Tuesday, November 16, 2010

Pledge to Participate in and be a Supporter of Computer Science Education Week!

Computer Science Education week is December 5-11, 2010 this year. ACM and the chair of CSed Week steering committer are asking people to sign up and pledge to support CSed Week. I understand that a new CSed Week web site “will be rolling out on November 29, and will encourage students, teachers, industry, and university folks to pledge to engage in some activity to promote computer science education.”

Join with teachers, students, parents and others who are participating in CSEdWeek activities and events. Sign the pledge now to support CSEdWeek activates and events.

Pledge here: <www.computinginthecore.org> and list what you are doing to participate in Computer Science Education Week.

Monday, November 15, 2010

Wisdom in Lists–Really?

Like a lot of people I have an affection for lists that condense a lot of wisdom into a brief set of statements or items. Some time ago I wrote a series of posts on Programming Proverbs for example. That list (reproduced at the bottom of this post) came from a book that was every influential to me, especially early in my career. Each proverb by it self said a lot but mostly to someone who all ready know something about the topic. The original book had a sort of chapter on each proverb and did a wonderful job of elaboration and explanation. My series of blog posts was a couple of paragraphs on each from my own experience. Why do I bring tis up now? Well I found a couple of other posts of somewhat similar “proverbs” if you will. I thought I would share them with you and perhaps suggest a look at my own series in case you missed it the first time around.

The first is “The Two Things about Computer Programming” a couple of years old but still quite relevant. Plus it is new to me so maybe it is new to you as well. Read the whole post for the explanation of “Two Things” but the Two Things about Computer Science and the Two Things about Software Engineering given are:

Computer Programming:

  1. Every problem can be solved by breaking it up into a series of smaller problems.
  2. The computer will always do exactly what you tell it to.

Software Engineering:

  1. Writing the code is the easy part. Writing it so someone else can understand it later is the important part.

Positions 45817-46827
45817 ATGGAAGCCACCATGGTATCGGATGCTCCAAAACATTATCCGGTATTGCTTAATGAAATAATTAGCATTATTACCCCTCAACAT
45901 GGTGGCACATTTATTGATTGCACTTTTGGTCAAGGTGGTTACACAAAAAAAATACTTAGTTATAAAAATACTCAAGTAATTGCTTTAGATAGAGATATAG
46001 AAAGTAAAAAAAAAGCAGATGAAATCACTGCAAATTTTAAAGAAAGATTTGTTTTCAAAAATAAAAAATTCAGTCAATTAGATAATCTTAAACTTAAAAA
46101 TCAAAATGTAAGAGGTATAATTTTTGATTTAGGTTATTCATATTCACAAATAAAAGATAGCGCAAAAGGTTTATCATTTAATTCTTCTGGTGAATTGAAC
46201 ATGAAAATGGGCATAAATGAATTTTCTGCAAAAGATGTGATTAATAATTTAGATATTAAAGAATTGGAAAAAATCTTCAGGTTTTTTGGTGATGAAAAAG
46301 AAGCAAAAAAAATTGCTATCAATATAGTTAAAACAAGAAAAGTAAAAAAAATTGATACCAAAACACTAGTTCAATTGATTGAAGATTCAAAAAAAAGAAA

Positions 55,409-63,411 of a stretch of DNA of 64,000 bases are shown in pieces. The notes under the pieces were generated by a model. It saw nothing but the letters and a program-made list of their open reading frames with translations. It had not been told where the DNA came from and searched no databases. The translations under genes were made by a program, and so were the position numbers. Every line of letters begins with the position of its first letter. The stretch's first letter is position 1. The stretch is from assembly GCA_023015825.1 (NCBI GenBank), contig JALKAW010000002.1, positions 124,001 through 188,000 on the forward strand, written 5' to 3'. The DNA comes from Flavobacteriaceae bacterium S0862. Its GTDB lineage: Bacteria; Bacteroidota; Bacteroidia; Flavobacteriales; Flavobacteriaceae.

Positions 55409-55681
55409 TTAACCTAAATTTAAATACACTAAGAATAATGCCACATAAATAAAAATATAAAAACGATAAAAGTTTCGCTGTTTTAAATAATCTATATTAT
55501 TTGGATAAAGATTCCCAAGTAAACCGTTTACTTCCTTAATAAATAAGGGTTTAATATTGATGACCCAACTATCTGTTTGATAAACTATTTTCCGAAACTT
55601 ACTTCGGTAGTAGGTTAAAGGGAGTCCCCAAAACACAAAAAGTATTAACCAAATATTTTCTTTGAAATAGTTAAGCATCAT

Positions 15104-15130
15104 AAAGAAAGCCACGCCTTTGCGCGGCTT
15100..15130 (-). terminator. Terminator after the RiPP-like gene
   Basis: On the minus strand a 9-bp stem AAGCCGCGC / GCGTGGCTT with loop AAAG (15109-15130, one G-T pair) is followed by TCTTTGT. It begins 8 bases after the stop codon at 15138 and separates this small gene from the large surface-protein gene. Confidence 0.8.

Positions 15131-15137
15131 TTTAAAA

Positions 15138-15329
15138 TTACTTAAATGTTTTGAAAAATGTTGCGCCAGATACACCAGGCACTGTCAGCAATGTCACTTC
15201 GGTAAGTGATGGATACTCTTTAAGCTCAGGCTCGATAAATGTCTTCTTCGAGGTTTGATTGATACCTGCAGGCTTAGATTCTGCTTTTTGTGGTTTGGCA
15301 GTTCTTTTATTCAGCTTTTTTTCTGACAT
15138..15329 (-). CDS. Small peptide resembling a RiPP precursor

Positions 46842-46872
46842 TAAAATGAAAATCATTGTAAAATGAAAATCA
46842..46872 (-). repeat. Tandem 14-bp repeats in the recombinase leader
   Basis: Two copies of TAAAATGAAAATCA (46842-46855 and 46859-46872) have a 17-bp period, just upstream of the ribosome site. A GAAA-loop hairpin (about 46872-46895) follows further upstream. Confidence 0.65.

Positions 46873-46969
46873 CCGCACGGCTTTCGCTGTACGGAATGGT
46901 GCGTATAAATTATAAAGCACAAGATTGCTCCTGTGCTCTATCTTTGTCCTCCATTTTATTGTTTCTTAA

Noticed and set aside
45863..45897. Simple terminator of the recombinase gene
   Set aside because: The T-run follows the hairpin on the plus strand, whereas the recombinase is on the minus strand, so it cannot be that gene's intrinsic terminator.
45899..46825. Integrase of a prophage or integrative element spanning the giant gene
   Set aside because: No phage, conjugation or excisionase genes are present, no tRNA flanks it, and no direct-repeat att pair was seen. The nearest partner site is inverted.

2. Make it work, then make it elegant, then make it fast.

I’m not sure these are the end all and be all and I have a mind to explore them at some length one of these days. But I thought they were worth sharing in “raw form” to see if I can get some conversation going. Are these right? Are there two more important things? Is it even helpful to have the computer programming and software engineering divide?

The other post is 20/20: Top 20 Programming Lessons I've Learned in 20 Years subtitled “This post could be viewed as hard lessons learned for newly graduated college students, entry-level programmers, or advanced developers who just want a chuckle.” Also not a new post but I just discovered it. There are some 60+ comments which may add value as well. I like this list although, as with many such lists, I’m not sure all of them would be on my top 20. But then each individual has a different experience and a different idea of what key learning's are.

The Programming Proverbs I wrote about with a link to each post is here:

  1. Define the problem completely
  2. Think first, Program later
  3. Use the top-down approach
  4. Beware other approaches
  5. Construct the program in logical units
  6. Use procedures {methods}
  7. Avoid unnecessary GOTO's
  8. Avoid side effects
  9. Get the syntax correct now, not later
  10. Use good mnemonic names
  11. Use intermediate variables properly
  12. Leave loop variables alone
  13. Do not recompute constants within a loop
  14. Avoid implementation-dependent features
  15. Avoid tricks
  16. Build in debugging techniques
  17. Never assume the computer assumes anything
  18. Use comments
  19. Prettyprint - format your code so that it looks nice
  20. Provide good documentation
  21. Hand-check the program before running it
  22. Get the program correct before trying to provide good output
  23. When the program is correct, produce good output
  24. Re-read the manual
  25. Consider another language
  26. Don't be afraid to start over